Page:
Monday, October 17, 2011

The Power of Paradox: Surrender and Prayer

The Power of Paradox: Surrender and Prayer
By Theresa Danna

Asking, Then Letting Go

Some of life’s best results come about through the power of paradox. Consider the solution to escaping from quicksand. When you realize you’re stuck in the sinking sand hole, your first instinct is to thrash your arms and legs to get out. But that strategy only forces your weight to sink further into the pit. The solution to getting out of quicksand is to maneuver slowly into a position that allows you to float on your back, on top of this unusual mixture of sand and water. Surrendering to the situation, rather than reacting in fear, brings forth the desired result.

Action Through Non-Action

In verse 22 of the Tao Te Ching, Lao-tzu explains that if you want to be given everything, then you must give up everything. The Chinese expression “wu wei” describes a non-action way of living through which you accept life, rather than forcing it. In his book Silent Power, Stuart Wilde teaches that non-action requires us to be patient and “wait for things to unfold naturally.”

To be patient, we have to replace fear with faith. Oftentimes when we pray, we have a specific goal in mind that we want spiritual forces to help us achieve. We ask for a certain amount of money to pay for something or for a specific physical illness to be healed.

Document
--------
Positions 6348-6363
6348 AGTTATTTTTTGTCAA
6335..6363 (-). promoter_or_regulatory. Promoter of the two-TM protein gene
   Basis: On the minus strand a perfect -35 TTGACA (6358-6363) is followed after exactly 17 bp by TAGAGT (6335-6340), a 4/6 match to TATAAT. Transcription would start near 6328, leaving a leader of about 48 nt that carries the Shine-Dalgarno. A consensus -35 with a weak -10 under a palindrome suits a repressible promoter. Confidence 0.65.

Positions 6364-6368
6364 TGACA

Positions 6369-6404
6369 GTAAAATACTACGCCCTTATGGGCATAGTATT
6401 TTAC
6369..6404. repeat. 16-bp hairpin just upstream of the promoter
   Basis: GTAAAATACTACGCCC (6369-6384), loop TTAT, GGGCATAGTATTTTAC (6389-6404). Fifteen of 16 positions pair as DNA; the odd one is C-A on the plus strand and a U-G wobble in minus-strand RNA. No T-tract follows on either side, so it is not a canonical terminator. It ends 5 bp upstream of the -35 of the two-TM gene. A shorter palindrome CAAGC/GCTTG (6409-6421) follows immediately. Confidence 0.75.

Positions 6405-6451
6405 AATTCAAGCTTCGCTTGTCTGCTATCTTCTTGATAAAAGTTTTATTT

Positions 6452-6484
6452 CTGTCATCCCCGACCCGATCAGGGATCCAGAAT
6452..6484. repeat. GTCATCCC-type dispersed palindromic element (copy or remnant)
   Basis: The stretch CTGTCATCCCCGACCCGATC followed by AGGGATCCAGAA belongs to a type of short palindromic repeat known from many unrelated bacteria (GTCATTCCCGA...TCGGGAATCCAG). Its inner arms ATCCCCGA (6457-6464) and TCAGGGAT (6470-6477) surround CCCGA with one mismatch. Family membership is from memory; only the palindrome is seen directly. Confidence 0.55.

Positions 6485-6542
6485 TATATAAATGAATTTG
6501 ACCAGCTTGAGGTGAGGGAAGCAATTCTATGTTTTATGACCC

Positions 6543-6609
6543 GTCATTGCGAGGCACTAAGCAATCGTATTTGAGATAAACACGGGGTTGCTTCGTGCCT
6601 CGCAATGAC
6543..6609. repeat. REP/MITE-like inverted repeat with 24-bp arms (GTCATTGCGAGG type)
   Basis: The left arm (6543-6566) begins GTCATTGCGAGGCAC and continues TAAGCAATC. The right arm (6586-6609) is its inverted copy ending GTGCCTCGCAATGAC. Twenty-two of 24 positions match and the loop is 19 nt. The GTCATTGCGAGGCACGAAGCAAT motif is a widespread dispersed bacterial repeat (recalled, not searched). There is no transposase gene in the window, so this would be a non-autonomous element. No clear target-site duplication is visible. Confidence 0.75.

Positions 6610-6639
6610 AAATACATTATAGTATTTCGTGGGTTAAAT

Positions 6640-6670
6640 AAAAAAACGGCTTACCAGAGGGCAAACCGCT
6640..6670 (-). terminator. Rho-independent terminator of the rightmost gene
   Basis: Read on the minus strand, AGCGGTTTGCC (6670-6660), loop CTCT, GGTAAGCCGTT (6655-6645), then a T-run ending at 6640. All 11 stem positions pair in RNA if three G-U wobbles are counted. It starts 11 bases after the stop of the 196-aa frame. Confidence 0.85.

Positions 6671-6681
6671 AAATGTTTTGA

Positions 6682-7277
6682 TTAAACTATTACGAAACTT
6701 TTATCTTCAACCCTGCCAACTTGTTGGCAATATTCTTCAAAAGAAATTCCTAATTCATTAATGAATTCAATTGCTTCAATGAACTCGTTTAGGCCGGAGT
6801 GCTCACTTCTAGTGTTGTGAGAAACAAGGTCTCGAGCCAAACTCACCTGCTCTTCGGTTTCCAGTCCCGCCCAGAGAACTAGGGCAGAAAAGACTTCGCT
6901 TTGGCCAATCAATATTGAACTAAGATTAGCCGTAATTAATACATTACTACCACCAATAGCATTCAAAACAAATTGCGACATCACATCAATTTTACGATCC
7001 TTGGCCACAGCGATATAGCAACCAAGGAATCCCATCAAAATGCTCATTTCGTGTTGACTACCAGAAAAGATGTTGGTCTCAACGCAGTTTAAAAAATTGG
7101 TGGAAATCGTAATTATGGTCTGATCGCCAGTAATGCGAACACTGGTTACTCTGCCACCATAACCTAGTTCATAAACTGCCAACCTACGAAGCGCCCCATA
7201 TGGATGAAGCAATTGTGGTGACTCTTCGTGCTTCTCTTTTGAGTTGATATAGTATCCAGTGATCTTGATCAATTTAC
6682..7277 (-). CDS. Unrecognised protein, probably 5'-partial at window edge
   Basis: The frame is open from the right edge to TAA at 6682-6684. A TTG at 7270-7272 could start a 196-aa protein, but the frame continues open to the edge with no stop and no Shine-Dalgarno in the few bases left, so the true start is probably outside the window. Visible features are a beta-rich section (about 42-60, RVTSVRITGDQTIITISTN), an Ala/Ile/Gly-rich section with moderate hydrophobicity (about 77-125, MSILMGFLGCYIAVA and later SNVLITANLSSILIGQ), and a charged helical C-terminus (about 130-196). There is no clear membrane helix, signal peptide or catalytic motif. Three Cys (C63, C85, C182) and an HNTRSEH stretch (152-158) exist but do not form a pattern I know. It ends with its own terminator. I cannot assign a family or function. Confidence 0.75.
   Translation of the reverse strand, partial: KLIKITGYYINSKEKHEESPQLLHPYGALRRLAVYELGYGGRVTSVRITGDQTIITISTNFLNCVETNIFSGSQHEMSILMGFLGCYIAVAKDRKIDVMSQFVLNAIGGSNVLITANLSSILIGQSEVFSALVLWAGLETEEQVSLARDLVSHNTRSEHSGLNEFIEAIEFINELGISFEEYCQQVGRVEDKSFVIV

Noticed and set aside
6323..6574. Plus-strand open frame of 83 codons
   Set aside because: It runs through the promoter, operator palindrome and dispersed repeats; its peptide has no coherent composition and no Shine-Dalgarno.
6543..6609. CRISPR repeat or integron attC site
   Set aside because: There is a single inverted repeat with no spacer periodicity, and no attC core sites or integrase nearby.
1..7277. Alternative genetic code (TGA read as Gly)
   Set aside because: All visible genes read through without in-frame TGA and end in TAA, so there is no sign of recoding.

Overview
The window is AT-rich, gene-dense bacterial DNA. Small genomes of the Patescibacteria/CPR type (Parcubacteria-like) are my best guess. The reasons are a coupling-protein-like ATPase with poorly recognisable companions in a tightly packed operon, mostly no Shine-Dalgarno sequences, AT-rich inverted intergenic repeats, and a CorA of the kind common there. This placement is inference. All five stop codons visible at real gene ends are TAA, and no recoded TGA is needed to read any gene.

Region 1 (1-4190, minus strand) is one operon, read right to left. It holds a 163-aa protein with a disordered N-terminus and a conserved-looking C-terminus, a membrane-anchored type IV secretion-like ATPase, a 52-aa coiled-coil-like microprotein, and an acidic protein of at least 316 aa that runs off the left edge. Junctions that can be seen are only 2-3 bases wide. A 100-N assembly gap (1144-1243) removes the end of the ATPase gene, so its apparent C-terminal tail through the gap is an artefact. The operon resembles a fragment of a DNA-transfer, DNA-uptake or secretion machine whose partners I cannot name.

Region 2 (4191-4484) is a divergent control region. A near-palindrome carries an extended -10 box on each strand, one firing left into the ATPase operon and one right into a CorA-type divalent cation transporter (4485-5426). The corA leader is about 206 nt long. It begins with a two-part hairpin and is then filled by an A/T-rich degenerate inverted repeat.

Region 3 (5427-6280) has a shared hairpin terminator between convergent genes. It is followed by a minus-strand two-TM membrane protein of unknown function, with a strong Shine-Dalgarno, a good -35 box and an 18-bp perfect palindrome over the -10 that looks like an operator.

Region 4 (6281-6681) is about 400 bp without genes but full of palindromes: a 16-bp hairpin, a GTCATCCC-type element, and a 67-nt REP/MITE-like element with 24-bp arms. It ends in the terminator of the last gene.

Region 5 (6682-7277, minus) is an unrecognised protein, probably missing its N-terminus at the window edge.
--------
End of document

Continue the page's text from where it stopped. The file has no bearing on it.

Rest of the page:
However, ironically, this sort of directed prayer does not always bring forth the desired results. According to a study reported in Larry Dossey’s book Healing Words, nondirected prayer—meaning an approach to prayer that is more open-ended, without a specific outcome in mind—is more effective. The faith expressed in the style of prayer that says “Thy will be done” or “in the highest good for all” can be frightening at first, because you are saying you will accept whatever God or the Universe gives you. But the paradox is that surrender is actually empowering.

Giving Over, Not Giving Up

Janet Quinn, a nurse who works with people who have AIDS, is quoted in Healing Words as saying that giving up is like saying there’s nothing else to do. The result of giving up is despair. But surrendering is an active choice that results in a higher quality of life, or, in some cases, a higher quality of dying. The result of giving over is peacefulness.

Praying in the spirit of surrender and trust in your spirit guides opens more possibilities for good. As Henri J. M. Nouwen explains in The Path of Waiting, to wait open-endedly allows our lives to be molded “according to God’s love and not according to our fear.”

Sink or Float

It’s easy to get trapped in the quicksand of life, trying hard each day to survive the stressors of work and relationships. To avoid being pulled deeper into the pit, start each day with a prayerful surrender to accept whatever is best, even if what is best might not feel so good at the moment. Simply say whatever words express your willingness to let go and have faith that you will float.

For some, the words, “Thy will be done” work best. For others, a different phrase might feel right, such as, “I accept whatever the world has for me today” or “I begin this day with confidence and faith in whatever happens.” As long as your intention is to faithfully receive rather than fearfully grab, you’ll float peacefully through your life’s journey.

No comments:

Post a Comment

Welcome to Weight Loss Coach Sherrie's Blog!

I am currently trying a new way of eating (forget about that nasty "D" word!). I am following the "Schwarzbein Principle" and learning ways to focus on creativity and taking care of ME. I am currently in Body Blissmas, a program started by Jill Badonsky. As I learn to focus on healthy eating and being happy and creative, I would like to help you do the same.

Are you currently trying to lose weight?